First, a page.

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(Bloomberg) -- Novartis AG began testing a new anti-malaria pill in Africa, advancing development of an alternative to its most effective treatment that billionaire philanthropist Bill Gates said risked losing potency.
Patients in Mali infected with the mosquito-borne parasite began receiving the experimental drug, known as KAF156, in combination with another medicine, the drugmaker said Monday. More than 500 children and adults across nine countries in Africa and Asia will be enrolled in the mid-stage study over the next few months.
The research, being conducted with the Medicines for Malaria Venture, aims to determine the most effective and tolerable dose, and ultimately fill an unmet need for a novel treatment to stave off the development of drug-resistance. Strains of the Plasmodium falciparum parasite that evade artemisinin, the most potent malaria-killer, have been detected in five Asian countries and risk taking hold in Africa, where there have been sporadic reports of reduced sensitivity to artemisinin-based therapies, said Vas Narasimhan, global head of drug development at Basel, Switzerland-based Novartis.
“The fact that we are already able to find parasites that are starting to show resistance is a cause for concern,” Narasimhan said in an interview. “We have to get ahead of this now because we wouldn’t want to be in a situation where we lose one of those medicines to resistance on a large scale.”
Malaria kills a child every two minutes, according to the World Health Organization. A steady decline over the past decade in the global malaria death toll -- which was 429,000 in 2015 -- risks reversing if a mutant form of P. falciparum resistant to artemisinin continues to spread beyond Cambodia, Laos, Myanmar, Thailand and Vietnam, helped by poor treatment practices and inadequate compliance.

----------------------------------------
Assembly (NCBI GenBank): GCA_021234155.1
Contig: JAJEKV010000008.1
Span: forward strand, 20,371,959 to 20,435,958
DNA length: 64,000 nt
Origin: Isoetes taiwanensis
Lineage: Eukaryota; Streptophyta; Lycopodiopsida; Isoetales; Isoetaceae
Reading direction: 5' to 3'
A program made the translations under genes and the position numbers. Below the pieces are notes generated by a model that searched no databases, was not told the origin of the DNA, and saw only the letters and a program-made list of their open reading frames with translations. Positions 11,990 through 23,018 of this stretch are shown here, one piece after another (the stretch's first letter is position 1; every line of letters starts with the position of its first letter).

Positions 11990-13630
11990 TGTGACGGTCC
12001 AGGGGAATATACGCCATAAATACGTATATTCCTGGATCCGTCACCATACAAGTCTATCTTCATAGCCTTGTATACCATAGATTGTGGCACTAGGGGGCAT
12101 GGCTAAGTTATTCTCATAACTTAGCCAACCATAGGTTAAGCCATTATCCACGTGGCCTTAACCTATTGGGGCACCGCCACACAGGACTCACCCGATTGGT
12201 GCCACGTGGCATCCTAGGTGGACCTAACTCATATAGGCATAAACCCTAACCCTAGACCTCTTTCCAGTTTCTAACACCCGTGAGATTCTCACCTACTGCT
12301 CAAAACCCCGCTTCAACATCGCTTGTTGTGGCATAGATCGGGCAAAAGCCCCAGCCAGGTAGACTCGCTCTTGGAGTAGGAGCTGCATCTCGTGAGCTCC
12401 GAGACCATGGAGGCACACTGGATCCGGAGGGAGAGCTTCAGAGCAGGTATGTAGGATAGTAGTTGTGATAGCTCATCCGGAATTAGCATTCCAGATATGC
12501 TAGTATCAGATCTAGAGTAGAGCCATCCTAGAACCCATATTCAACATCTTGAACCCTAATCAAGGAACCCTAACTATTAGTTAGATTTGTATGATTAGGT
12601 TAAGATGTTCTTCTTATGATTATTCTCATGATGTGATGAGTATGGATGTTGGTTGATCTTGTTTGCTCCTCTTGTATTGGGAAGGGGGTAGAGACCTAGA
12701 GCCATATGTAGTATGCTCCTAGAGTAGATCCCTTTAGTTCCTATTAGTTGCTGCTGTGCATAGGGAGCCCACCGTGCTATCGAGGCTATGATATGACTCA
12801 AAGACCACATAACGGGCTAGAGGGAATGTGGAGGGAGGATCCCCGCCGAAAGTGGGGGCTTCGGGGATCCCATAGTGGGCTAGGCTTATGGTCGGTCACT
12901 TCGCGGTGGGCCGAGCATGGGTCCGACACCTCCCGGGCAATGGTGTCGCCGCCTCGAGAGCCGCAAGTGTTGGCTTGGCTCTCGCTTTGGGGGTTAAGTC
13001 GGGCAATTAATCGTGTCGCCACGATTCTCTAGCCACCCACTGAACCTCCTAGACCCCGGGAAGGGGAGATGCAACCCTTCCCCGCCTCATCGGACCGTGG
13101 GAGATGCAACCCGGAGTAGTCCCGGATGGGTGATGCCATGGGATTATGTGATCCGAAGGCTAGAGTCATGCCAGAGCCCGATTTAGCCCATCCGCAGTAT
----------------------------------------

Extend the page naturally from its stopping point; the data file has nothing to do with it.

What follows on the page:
“That’s very scary, because if that mutation left Southeast Asia and moved to Africa, in the place where most malaria deaths take place and where the new drugs have been so valuable, they will stop working,” Gates said in a video posted on his blog Aug. 15.
That would be a “disaster,” according to the world’s richest man. “Fortunately we have partners on the front lines finding ways to fight back.”
WHO said last year it was rolling out the first malaria vaccine -- developed by GlaxoSmithKline Plc and the PATH Malaria Vaccine Initiative -- in pilot projects in Africa with vaccinations to begin in 2018.
Novartis began selling Coartem, a combination of an artemisinin derivative and lumefantrine, in 1999. Since 2001, the drugmaker has provided more than 800 million treatments of Coartem without profit in one of the health-care industry’s largest access-to-medicine programs.
The company’s promising treatment KAF156 was among the first of a new class of malaria drugs to enter mid-stage tests in more than 20 years, Novartis said last year. It expects to complete the phase 2b study by late 2019. Narasimhan added it’s too early to say when it would reach the market.
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